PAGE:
Climate Change and Human Suffering

The words and concepts we use when discussing the negative effects of climate change―warmer weather, more intense storms, drought, sea-level rise—often mask the deeper reality of what these words entail. Especially when discussing the science—the statistics, numbers, graphs, and charts—we lose track of the deeper experience of what this all means. For, in every case, in every statistic and graph, there lies immense and unprecedented suffering for the human species and all sentient life.

Last night, we watched two news reports. The first was a BBC report about air pollution in Mongolia, the other was a follow-up report on Cyclone Idai in Mozambique, Zimbabwe and Malawi. Both videos are apocalyptic in scale. And both are harbingers of what is to come.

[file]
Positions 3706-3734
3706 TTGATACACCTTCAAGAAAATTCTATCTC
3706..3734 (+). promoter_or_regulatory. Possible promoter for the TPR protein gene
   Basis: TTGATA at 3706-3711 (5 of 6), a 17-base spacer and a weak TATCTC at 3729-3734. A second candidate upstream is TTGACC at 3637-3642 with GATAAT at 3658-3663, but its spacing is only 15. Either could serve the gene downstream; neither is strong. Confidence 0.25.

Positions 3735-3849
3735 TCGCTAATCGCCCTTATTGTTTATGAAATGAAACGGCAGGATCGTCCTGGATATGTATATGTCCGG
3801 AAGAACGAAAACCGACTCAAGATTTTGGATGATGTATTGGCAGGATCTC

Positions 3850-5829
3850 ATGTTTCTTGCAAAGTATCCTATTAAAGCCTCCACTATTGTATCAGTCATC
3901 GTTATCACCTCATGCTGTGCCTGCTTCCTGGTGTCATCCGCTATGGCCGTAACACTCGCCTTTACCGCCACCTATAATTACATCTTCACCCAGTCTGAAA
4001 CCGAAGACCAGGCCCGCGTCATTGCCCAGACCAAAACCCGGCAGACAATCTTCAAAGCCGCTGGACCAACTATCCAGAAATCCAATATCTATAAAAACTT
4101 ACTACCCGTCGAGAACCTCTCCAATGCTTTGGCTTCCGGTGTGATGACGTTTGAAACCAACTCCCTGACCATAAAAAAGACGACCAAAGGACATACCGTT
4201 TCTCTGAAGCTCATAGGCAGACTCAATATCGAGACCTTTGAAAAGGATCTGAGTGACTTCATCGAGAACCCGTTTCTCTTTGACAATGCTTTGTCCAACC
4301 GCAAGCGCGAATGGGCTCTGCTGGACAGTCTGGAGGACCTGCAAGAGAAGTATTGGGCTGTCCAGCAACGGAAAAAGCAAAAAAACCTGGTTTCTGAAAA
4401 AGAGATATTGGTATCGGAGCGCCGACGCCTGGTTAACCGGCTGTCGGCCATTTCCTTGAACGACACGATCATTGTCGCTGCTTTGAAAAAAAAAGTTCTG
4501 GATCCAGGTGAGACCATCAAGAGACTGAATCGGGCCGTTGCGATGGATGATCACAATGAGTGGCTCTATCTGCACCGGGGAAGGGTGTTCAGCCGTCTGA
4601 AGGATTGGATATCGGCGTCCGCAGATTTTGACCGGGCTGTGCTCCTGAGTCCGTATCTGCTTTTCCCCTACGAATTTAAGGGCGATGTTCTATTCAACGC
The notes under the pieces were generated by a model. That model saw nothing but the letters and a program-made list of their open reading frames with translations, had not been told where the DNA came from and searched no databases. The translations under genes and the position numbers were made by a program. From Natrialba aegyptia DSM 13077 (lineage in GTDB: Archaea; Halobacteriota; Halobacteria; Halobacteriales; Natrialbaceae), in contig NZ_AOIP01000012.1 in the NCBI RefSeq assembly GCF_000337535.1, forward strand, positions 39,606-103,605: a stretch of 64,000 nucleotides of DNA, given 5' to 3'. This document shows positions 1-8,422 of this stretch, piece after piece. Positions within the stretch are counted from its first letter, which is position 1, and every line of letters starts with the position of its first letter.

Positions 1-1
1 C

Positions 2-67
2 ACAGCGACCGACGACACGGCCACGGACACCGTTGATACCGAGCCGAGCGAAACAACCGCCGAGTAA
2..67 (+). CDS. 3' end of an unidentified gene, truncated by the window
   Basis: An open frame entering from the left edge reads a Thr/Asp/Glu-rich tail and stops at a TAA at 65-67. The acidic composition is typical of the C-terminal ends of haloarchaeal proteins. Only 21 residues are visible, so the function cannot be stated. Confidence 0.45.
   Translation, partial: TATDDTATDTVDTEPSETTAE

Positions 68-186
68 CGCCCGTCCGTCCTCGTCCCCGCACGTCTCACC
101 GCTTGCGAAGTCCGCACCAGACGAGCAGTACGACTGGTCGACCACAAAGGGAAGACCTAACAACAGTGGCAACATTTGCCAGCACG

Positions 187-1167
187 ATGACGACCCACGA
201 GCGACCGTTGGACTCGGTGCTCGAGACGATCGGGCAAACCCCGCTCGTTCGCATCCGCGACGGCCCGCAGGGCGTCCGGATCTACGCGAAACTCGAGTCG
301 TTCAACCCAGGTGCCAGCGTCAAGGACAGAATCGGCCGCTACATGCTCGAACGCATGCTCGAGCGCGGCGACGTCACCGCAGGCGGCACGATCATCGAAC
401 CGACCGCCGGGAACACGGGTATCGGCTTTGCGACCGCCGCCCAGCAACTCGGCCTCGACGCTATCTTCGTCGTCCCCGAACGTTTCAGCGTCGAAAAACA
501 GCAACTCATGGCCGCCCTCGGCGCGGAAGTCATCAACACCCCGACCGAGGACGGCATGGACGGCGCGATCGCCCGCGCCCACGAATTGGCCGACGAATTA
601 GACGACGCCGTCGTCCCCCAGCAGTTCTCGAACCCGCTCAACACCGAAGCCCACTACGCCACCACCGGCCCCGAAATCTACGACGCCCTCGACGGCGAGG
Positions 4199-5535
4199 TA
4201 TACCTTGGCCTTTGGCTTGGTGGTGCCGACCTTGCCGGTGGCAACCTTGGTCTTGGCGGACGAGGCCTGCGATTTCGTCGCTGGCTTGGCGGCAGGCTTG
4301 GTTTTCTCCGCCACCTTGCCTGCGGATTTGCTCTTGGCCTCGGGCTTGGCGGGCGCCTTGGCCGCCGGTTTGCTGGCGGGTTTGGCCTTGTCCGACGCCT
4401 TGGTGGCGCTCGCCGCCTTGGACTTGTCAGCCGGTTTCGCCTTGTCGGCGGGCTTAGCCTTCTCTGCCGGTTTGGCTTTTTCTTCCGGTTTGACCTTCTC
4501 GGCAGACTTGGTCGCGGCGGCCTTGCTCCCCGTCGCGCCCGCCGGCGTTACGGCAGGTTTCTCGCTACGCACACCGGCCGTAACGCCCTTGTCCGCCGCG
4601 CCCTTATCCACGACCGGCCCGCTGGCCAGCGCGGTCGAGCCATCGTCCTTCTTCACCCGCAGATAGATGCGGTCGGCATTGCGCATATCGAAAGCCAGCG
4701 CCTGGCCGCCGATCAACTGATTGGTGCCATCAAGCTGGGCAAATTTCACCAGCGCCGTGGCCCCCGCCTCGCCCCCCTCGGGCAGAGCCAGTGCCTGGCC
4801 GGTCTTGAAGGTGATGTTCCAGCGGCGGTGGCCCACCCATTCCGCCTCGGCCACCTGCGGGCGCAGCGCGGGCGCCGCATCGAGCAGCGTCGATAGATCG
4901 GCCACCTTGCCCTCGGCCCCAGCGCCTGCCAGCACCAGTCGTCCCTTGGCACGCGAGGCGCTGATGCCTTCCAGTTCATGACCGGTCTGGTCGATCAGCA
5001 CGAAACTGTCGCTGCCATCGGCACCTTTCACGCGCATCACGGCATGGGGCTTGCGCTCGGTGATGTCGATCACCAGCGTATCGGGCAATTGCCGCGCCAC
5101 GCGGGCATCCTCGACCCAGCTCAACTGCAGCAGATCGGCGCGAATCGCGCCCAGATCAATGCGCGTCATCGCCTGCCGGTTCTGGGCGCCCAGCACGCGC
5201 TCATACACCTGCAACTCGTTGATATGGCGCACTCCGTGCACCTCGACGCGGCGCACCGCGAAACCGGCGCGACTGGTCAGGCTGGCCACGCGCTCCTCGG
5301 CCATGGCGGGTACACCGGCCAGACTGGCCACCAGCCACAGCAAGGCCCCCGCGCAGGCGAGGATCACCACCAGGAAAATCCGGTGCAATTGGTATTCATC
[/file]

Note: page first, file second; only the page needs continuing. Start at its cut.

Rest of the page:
In his important book, Peace Is Every Step, Buddhist teacher Thich Nhat Hanh lists what he calls The 14 Precepts of Inter-Being. Number four speaks most directly to how we should relate to this suffering:


Do not avoid contact with suffering or close your eyes before suffering. Do not lose awareness of the existence of suffering in the life of the world. Find ways to be with those who are suffering, by all means, including personal contact and visits, images, and sound. By such means, awaken yourself and others to the reality of suffering in the world.

Thich Nhat Hanh

Erbarme dich

Though individual weather events are not the same as climate change, tropical storms are likely to become more deadly as the climate changes. Cyclone Idai is the worst storm ever in the Southern Hemisphere.

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